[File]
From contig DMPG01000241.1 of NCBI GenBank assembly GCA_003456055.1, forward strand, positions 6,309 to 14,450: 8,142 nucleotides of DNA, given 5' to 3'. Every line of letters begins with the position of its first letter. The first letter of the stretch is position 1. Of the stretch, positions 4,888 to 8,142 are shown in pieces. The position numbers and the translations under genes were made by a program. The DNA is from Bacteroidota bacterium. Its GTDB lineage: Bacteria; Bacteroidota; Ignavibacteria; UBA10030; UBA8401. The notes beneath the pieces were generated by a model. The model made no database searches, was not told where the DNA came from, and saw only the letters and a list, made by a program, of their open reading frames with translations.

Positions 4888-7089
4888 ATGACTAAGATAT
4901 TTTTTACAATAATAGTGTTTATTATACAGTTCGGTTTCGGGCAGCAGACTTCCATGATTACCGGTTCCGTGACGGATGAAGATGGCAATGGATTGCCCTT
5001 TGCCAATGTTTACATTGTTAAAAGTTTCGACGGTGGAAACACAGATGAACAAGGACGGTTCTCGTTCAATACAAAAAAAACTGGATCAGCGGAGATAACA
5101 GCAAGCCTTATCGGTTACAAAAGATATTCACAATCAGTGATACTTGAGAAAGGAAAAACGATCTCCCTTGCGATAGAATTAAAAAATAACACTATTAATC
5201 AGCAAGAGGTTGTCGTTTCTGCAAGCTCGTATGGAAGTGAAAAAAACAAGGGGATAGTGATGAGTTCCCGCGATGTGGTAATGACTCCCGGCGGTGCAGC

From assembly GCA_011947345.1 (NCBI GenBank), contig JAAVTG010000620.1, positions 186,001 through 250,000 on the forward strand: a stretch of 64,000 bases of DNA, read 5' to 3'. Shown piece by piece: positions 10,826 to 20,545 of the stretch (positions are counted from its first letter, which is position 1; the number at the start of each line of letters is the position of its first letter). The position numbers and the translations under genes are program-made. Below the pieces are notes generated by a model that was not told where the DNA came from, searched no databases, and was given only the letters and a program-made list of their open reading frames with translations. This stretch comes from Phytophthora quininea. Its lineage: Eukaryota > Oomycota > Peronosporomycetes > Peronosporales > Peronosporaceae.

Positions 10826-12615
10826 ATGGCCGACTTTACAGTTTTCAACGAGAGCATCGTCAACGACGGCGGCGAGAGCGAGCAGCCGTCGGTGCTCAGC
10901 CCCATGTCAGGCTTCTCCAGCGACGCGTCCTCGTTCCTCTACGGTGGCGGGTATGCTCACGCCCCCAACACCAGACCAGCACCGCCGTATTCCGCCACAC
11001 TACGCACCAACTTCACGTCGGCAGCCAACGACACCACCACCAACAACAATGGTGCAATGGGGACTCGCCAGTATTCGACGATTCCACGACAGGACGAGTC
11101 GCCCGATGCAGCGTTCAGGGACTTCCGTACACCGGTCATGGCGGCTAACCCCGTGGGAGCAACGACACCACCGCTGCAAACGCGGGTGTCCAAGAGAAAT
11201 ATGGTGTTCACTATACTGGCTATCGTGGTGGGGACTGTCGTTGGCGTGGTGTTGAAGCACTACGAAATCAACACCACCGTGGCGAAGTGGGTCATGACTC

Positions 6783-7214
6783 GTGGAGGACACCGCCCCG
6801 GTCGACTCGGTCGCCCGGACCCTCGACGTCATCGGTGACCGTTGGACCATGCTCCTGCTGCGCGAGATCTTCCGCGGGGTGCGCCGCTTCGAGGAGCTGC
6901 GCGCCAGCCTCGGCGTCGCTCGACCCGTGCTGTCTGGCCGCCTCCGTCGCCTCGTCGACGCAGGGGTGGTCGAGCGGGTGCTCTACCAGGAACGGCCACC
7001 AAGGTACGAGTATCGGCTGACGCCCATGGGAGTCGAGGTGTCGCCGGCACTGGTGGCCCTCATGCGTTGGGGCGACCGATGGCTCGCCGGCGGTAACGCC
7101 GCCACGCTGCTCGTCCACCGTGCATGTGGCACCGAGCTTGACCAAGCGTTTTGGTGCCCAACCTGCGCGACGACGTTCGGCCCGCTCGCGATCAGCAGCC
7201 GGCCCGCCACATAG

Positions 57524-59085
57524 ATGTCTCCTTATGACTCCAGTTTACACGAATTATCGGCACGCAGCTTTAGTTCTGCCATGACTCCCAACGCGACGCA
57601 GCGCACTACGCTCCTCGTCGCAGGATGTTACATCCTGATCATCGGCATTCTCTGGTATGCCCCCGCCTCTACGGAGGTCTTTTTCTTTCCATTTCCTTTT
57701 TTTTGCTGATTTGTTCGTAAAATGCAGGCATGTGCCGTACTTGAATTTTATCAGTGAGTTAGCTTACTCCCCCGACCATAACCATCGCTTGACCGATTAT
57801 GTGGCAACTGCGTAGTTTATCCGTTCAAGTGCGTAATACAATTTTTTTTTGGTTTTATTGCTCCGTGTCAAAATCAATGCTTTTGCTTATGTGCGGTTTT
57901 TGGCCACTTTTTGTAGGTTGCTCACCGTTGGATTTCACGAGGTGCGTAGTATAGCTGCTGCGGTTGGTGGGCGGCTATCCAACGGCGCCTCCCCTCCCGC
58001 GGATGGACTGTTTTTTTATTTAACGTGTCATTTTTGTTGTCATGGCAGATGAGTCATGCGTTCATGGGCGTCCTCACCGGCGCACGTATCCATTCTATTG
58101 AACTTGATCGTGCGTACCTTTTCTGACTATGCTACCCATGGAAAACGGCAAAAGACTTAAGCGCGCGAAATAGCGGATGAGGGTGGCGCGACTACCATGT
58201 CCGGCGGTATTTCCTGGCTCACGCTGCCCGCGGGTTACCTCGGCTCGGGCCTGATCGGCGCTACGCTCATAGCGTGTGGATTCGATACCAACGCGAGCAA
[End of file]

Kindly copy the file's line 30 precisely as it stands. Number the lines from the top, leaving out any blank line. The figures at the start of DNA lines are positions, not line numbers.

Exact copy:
58201 CCGGCGGTATTTCCTGGCTCACGCTGCCCGCGGGTTACCTCGGCTCGGGCCTGATCGGCGCTACGCTCATAGCGTGTGGATTCGATACCAACGCGAGCAA